The problem is people can tell the final reaction (as upsetting as it may feel). It’s the middle response that causes us problems. For straight guys in particular it’s difficult since women are raised to be polite and also fear negative responses to their behaviour, so they may well endure a kiss for fear of upsetting you. Unfortunately if you really like them you can easily misinterpret this unconsciously or deliberately as a sign of shyness or someone who’s playing hard to get.

If they didn’t seem too keen when you kissed them and afterwards they move away, then just be polite and let them go. If they’re shy you may have a couple of other chances for some light-hearted chat later, which should build their confidence and yours. And if they’re not bothered it’s your signal to focus on someone else you like. Don’t try for more kisses, cuddles or accuse them of playing hard to get. Accept on this occasion they’re not into you and find someone who is.

If Christmas is a difficult time

If you’re single and unhappy about it (not everyone is), in a relationship that’s unhappy, or recently divorced, separated or bereaved, then Christmas can be a painful time. You may find that being with friends or family can take your mind off things or help you feel supported – particularly if you forewarn them you could be upset at some point. Or you may want to be on your own. Let loved ones know what you need from them and how you may react so they’re not surprised or upset. If you’ve a friend or family member who finds this time of year stressful or distressing discuss with them in advance what they’d find helpful.

If you are distressed before Christmas your GP may be able to help. Alternatively The Samaritans provide 24-hour free and confidential support. Call on 08457 90 90 90 or email Saneline can help if you’re experiencing mental distress, call on 0845 767 8000. Some people find comfort from religious or spiritual support at this time.

Remember, the media coverage of happy couples, families and cute kiddies is just an image. So just because you don’t fit into that mould doesn’t mean you’re at fault or there’s something missing in your life. We’re often encouraged to feel this so we can consume at Christmas.

Sharing in the giving
It’s easy to get caught up in the frenzy of spending at Christmas. But you can take small steps to help others and make yourself feel good. You can add another gift to your Christmas shopping and donate it to your local community centre, older people’s home or hospice. Or if you’ve any unwanted new or nearly new household items to donate many charities for the homeless, children, or those living in refuges accept gifts that are pleasurable (e.g. soap, perfume, clothing or toys), or practical (food, drinks, blankets or household goods).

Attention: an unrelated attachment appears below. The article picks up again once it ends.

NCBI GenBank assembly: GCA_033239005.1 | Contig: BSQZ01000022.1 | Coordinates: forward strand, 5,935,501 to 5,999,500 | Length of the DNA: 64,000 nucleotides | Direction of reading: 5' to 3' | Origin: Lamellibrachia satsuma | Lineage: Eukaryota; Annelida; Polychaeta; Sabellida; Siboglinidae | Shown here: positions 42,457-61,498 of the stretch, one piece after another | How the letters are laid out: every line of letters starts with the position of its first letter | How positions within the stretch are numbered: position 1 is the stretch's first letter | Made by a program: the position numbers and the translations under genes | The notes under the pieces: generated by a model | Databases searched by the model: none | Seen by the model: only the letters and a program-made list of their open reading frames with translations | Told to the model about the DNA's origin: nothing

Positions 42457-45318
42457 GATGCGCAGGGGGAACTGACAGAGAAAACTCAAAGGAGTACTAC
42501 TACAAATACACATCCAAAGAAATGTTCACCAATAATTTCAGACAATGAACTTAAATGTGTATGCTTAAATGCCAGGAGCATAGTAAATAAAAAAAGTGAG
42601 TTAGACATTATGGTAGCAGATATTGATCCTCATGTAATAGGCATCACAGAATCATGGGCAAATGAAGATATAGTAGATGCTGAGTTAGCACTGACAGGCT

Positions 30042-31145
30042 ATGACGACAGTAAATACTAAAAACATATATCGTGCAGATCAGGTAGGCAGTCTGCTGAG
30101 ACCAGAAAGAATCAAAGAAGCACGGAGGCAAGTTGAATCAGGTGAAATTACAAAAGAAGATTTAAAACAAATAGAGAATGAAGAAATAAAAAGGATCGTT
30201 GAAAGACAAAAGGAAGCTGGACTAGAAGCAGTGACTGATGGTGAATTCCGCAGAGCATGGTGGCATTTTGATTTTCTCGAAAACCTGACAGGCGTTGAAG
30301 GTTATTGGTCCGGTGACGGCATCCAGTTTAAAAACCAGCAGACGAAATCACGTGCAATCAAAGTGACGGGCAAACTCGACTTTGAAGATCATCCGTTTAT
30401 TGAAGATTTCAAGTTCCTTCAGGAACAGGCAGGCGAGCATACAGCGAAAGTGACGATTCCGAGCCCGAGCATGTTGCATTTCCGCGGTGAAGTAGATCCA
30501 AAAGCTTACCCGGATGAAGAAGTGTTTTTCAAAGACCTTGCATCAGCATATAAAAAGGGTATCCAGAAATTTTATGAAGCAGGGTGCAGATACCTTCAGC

You can volunteer your time to help with shopping for an older neighbour, or someone else who might need your help, like a busy young mum or person who’s ill. You can offer practical support like helping with housework, shopping or DIY, or just being a friend to someone who is lonely or housebound. Timebank has a list of charities or organisations seeking volunteer help over the Christmas period. They even have a number of activities you can sign up for that take from 5 minutes to an hour to do.

Many voluntary agencies such Crisis, Red Cross, Salvation Army, Age Concern or religious groups organise support for those in need at Christmas time and you can sign up to help them. The Guardian has produced information on homeless charities for Christmas, including those who help homeless people and their pets.

Many charity shops organise collections or events over the festive season, and they can let you know what help or support you could offer.

Charities are also still collecting for those in need following the Asia earthquake, Niger appeal, and to help Tsunami survivors rebuild their lives. The charity Muslim Hands is collecting for both the Asia earthquake and Tsunami survivors.

Or you could make a promise to volunteer throughout the next year, beginning at Christmas and continuing to 2006.